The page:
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Hupacasath Back in Court for Canada/China FIPA Appeal

Brenda Sayers outside the Federal Court of Appeal on June 10.
Vancouver —

The appeal of the decision to dismiss Hupacasath First Nation’s demand for consultation on the Canada/China Foreign Investment Promotion and Protection Agreement (CC-FIPA) was heard June 10 in Vancouver.

Justices Stratas, Scott and Marc Nadon, who readers will remember as Prime Minister Stephen Harper’s recent controversial and ill-fated appointment to the Supreme Court of Canada, heard arguments from Hupacasath’s lawyers Mark Underhill and Cathie Boies-Parker and lawyers representing the Crown.

“I was really happy to see the courtroom was packed and that there were people sitting outside because there was no room left,” said Brenda Sayers, who is spearheading the challenge on behalf of Hupacasath. She said it was good for the three judges to see how much interest this case has generated.

In the gallery were Hupacasath Chief Councillor Steve Tatoosh, Nuu-chah-nulth Tribal Council President Debra Foxcroft, and President of the Union of British Columbia Indian Chiefs, Grand Chief Stewart Phillip.

This international treaty has caused considerable concern to Canadians, because this FIPA is different, said Sayers. The stakes are significant and worrying. There are decades of obligation, extra protections provided to China, and potential, daunting damages that could put taxpayers on the hook for millions.

“Everyone should be concerned, because their grandchildren and their great grandchildren are going to be living with the effects,” Sayers said.

Thousands of dollars have been donated to the Hupacasath challenge, and many have expressed their appreciation to the small nation for taking it on. “I just can’t emphasize enough how grateful Hupacasath is for the overwhelming support from across Canada,” said Sayers.

“I think it’s pretty incredible that this case has got to this point,” said Phillip. “It gives me hope. We must remember that it was all done behind closed doors… This case blew the door off the back room, so to speak. Everybody got to find out what the Harper government was up to. So it’s an incredible case. It’s an exciting case.”

Hupacasath’s submission in the Federal Court of Appeal was that the lower court erred when it dismissed Hupacasath’s call for consultation before the CC-FIPA is ratified. The lower court decided Hupacasath provided no causal link to indigenous peoples’ title and rights that would trigger the duty to consult and that any potential adverse impact to the first nation regarding CC-FIPA was “non-appreciable and speculative in nature.”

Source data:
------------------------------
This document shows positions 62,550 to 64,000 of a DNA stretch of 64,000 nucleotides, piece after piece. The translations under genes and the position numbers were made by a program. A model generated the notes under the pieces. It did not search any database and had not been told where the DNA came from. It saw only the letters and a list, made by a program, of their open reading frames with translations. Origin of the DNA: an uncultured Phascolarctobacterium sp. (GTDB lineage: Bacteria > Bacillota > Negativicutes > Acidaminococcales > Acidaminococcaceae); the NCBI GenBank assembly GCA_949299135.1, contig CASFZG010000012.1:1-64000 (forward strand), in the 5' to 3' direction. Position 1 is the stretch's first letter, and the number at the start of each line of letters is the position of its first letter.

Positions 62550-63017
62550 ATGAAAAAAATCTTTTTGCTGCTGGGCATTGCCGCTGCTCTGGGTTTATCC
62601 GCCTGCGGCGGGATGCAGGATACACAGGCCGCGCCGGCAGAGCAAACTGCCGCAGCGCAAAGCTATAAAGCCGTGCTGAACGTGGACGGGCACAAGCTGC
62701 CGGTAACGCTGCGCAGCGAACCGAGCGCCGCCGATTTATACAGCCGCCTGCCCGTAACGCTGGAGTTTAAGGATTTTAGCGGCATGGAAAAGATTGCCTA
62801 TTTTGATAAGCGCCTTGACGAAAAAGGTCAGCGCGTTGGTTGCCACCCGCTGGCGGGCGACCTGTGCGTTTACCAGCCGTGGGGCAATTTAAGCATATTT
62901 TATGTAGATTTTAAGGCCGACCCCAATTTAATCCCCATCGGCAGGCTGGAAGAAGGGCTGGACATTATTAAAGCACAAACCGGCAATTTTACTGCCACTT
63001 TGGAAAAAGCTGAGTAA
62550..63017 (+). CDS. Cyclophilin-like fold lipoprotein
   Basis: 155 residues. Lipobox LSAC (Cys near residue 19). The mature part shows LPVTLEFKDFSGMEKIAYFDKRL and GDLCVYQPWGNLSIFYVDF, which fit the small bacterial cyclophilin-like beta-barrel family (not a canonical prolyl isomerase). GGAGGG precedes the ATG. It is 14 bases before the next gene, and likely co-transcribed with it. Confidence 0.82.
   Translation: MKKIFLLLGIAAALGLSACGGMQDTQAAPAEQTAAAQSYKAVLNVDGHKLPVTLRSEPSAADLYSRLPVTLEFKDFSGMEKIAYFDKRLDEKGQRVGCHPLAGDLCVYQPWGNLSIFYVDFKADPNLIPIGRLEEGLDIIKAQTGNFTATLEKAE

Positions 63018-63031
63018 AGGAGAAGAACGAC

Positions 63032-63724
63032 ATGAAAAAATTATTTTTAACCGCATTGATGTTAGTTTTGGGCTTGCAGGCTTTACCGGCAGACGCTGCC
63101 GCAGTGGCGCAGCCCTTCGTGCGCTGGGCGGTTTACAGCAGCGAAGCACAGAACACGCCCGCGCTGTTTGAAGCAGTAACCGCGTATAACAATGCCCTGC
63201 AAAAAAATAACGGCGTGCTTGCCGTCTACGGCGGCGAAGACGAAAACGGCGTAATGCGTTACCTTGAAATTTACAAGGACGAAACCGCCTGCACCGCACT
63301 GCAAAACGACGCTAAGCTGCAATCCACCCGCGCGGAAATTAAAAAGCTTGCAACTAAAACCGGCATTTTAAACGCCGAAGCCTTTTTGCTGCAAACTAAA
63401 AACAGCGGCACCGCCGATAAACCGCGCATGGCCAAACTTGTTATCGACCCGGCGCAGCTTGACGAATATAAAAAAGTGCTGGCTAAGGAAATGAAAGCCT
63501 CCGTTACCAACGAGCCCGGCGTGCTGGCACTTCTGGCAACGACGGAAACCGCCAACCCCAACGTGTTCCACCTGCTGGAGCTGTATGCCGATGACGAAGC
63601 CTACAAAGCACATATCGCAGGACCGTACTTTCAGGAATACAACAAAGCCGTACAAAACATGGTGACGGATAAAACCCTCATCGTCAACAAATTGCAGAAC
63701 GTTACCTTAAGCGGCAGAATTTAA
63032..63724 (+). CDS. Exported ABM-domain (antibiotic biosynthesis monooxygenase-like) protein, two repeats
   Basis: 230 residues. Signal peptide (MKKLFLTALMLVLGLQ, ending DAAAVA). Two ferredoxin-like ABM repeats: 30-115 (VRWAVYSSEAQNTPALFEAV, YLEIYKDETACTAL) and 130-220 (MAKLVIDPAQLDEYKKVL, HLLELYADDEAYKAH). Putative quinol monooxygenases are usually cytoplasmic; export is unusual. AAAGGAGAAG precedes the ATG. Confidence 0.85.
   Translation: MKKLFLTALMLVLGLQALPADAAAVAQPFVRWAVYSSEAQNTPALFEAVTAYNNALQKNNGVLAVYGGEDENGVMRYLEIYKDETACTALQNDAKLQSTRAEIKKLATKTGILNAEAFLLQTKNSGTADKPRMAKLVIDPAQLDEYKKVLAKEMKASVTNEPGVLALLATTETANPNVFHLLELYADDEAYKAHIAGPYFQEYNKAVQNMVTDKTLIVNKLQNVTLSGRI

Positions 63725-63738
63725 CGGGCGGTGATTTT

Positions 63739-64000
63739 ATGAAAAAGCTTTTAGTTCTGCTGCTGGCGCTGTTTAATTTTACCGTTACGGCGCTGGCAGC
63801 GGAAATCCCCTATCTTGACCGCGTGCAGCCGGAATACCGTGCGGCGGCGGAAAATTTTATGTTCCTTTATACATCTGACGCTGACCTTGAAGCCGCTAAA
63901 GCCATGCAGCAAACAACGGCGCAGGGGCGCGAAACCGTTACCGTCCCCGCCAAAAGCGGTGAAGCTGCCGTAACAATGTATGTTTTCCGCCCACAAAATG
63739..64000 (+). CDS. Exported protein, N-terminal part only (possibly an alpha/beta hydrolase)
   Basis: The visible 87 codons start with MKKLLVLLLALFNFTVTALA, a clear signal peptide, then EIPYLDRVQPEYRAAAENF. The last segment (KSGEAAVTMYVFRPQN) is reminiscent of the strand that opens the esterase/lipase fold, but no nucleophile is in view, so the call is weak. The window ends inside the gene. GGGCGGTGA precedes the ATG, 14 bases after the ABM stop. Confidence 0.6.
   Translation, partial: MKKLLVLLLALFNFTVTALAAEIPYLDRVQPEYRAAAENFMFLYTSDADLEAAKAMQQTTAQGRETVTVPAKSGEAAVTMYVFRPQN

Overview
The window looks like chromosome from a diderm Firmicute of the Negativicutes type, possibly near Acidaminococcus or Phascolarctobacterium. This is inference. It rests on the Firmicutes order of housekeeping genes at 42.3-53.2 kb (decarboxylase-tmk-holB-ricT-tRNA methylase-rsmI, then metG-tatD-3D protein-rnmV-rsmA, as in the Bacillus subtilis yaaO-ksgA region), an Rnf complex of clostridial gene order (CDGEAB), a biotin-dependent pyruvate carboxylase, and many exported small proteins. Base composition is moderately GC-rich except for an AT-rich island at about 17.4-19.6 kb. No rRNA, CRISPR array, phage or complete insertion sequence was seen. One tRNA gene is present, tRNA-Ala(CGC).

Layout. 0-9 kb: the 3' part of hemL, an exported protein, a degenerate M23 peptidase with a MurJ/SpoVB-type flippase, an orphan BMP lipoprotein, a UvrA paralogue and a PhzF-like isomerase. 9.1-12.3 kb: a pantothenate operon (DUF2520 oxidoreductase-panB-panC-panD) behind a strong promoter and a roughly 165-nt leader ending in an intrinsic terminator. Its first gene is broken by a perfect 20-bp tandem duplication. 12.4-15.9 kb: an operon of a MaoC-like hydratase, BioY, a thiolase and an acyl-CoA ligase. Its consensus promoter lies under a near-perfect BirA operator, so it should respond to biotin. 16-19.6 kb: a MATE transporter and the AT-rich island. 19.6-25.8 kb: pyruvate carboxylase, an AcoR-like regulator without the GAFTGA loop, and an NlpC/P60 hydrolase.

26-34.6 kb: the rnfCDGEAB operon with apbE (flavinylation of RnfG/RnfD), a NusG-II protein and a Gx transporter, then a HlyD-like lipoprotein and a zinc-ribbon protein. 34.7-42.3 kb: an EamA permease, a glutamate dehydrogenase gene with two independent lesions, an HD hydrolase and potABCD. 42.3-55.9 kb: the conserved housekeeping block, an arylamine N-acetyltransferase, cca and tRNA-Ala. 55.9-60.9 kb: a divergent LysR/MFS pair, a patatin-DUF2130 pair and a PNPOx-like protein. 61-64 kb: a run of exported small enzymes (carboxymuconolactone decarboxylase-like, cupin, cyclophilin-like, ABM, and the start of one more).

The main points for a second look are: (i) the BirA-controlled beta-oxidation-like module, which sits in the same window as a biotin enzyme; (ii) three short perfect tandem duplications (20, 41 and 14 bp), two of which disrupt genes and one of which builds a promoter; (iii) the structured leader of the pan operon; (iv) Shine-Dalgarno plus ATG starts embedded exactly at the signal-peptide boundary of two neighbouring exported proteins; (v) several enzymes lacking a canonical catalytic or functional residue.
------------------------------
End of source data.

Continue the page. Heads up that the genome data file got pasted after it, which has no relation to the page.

Underhill, however, worked to convince the court that the very forward-looking nature of the 31-year Canada/China deal triggered the duty to consult. CC-FIPA would bind the first nation and constrain the power of Canada to protect Aboriginal rights and title.

Underhill said Hupacasath is not asking the court to quash the CC-FIPA, only to allow the first nation the opportunity to talk to Canada about their concerns and for Canada to respond. There is a low bar set to trigger the duty to consult, he said, and the question for the court was not how much consultation was required, only that the duty exists.

Hupacasath is a first nation that asserts claim to about 232,000 hectares of territory around Port Alberni on Vancouver Island and is without a treaty. So far, there is no capital investment from China in Hupacasath territory.

CC-FIPA is a bilateral investment treaty that would pave the way for billions of dollars in capital investment from China in Canada and provides significant protections of those investments. If Canadian policy or legislation adversely affects the profits from those investments, China can sue Canada for damages.

Sayers told Ha-Shilth-Sa that if a China State corporation wanted to log Hupacasath traditional territory, for example, China could sue Canada if Hupacasath stands in the way. And what of a future treaty for Hupacasath? What negotiation restrictions would Canada bring to that table?

“We aren’t interested in accommodation,” said Sayers. “We want to protect the land. We want to protect the resources. Our interest is for future generations so that they have a way to sustain themselves, and that they have the same protected rights enshrined in section 35 of the Constitution and other rights as we have today. They have the same rights to clean air, clean water, and a healthy environment. This agreement will remove those from us.”